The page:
Non-medical use of opioid prescriptions spreading around the world

As we have found out in the US, the over-prescription of opioids has led to an epidemic of addiction, overdoses and premature death.  More than eleven percent of adults in the US report using prescription opioids for non-medical reasons.  Now, that same trend is finding its way around the world.

In a January 2017 article in World Psychiatry, Martins and Ghandour report that use of prescription opioids is a growing concern globally.  In many parts of the world, illegal drugs are hard to find so legal prescriptions "tend to be more easily available".

The authors point out that:

Nonmedical use merits particular attention given the high degree of abuse potential and numerous ill-health consequences, that vary depending on the drug. Nonmedical use of prescription stimulants can lead to irregular heart rate, hypertension, cardiovascular system failure, stroke and seizures, while nonmedical use of prescription opioids can cause respiratory suppression and overdose. Most of drug-related deaths worldwide are due to either prescription opioid or heroin overdoses. A recent review has illustrated worldwide increased rates of deaths from prescription opioids, with the exception of Australia. In Europe, prescription opioids account for three-quarter of overdose deaths, which represent 3.5% of total deaths among 15-39 year olds.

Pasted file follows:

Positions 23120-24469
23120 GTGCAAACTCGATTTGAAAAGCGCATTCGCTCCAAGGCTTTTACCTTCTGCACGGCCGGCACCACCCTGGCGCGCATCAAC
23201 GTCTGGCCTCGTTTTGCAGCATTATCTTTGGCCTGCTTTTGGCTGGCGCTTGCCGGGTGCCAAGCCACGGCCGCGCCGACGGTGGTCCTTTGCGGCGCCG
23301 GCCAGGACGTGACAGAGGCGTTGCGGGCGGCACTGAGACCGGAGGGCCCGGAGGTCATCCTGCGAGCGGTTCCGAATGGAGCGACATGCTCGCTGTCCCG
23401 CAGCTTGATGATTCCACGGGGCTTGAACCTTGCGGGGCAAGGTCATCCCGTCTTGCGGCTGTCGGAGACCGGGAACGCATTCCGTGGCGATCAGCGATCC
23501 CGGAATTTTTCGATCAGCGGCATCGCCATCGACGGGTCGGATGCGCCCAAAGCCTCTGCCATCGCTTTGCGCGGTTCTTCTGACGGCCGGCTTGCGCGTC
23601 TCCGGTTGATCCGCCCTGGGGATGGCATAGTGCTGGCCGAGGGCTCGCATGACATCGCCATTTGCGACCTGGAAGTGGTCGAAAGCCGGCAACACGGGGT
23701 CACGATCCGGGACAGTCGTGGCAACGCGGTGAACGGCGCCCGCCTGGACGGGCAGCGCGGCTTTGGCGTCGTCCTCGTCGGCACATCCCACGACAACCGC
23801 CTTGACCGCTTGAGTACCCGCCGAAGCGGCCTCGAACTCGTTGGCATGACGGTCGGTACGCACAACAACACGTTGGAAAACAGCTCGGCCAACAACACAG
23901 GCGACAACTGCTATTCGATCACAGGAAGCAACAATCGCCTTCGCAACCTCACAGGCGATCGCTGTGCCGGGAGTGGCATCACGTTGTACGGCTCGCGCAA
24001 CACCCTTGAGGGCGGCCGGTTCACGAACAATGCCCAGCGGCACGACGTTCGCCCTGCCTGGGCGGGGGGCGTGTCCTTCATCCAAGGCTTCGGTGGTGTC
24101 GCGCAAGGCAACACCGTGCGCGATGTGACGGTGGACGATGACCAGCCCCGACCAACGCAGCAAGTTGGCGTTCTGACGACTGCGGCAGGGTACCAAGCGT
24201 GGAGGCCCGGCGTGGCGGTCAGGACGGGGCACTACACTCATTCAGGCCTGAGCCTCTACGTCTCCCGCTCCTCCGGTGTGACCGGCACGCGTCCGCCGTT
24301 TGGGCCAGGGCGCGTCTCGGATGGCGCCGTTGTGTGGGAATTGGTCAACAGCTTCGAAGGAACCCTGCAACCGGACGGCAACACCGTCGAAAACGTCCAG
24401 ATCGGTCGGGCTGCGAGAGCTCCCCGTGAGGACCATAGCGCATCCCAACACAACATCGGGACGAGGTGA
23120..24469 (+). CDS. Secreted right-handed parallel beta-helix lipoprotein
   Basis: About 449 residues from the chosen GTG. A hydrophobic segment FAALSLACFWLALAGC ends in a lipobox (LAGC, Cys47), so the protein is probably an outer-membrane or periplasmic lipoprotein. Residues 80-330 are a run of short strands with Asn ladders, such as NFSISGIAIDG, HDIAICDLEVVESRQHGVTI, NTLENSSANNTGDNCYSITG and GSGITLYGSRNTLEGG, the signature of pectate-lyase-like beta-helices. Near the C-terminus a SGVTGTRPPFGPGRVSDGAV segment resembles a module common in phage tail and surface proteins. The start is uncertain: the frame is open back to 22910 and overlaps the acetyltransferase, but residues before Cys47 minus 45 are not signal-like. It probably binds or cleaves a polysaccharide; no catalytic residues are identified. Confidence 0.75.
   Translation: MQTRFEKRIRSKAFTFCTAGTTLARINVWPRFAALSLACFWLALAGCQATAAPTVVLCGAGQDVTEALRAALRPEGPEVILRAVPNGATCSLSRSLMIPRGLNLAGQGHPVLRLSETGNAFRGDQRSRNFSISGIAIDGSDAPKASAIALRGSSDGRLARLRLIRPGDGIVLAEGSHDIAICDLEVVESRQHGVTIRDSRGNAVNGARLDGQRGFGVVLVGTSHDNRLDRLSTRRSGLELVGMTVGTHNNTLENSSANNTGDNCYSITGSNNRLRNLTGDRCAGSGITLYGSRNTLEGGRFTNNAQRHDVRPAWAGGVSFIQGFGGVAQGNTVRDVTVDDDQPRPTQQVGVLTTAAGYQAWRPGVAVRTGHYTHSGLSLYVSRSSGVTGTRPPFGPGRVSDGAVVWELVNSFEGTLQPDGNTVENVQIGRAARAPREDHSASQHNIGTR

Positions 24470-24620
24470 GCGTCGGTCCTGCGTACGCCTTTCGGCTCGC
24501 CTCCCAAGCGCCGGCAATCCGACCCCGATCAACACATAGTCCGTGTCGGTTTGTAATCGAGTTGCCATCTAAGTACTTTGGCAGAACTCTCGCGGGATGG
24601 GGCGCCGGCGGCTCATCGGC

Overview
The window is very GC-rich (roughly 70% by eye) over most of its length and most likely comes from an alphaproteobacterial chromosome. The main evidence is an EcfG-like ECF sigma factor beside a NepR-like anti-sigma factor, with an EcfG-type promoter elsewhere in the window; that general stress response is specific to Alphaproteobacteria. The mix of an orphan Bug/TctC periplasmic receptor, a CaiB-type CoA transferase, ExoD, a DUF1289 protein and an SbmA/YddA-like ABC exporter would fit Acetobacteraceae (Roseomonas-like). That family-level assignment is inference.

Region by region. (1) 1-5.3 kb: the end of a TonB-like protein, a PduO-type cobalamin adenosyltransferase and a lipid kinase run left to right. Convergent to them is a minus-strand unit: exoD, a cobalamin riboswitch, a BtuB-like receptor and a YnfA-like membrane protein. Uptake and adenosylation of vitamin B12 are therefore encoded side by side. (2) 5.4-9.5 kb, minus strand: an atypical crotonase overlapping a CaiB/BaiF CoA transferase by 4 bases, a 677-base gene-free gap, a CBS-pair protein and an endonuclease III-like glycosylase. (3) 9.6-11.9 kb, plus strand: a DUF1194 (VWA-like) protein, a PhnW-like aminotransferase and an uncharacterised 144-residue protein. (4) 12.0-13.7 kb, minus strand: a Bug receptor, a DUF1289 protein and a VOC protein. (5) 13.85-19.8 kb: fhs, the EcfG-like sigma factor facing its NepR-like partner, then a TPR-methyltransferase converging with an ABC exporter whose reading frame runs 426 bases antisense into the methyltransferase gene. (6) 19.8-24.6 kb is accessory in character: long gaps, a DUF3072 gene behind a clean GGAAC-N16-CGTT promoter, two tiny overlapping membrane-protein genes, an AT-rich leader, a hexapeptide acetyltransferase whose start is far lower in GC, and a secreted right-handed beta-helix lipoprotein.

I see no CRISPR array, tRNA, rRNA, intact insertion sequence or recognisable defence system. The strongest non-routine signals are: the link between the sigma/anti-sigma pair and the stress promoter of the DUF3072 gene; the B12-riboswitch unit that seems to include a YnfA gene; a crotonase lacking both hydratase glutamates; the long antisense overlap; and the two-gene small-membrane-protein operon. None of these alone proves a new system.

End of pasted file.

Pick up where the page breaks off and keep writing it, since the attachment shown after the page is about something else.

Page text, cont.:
— Martins et al, World Psychiatry, January 26, 2017

In areas in the Middle East, non-medical use of prescription drugs is rising to scary levels:

In Beirut, Lebanon, past-year nonmedical use of any prescription drugs was 21.6% among private university students, and 10% among high school students. In both populations, prescription opioids were the drugs most commonly used nonmedically. In Saudi Arabia, a recent school-based survey showed a lifetime prevalence of 7.2% for the nonmedical use of any prescription drug.
— Martins et al

What makes the non-medical use of prescriptions so scary is that it often leads to abuse of street drugs.  When the supply of prescription opioids run dry, people end up searching for and finding counterfeit pain pills or heroin on the street.  The cycle continues.  It will tragic if we have to watch what has happened here at home, work its way through the rest of the world.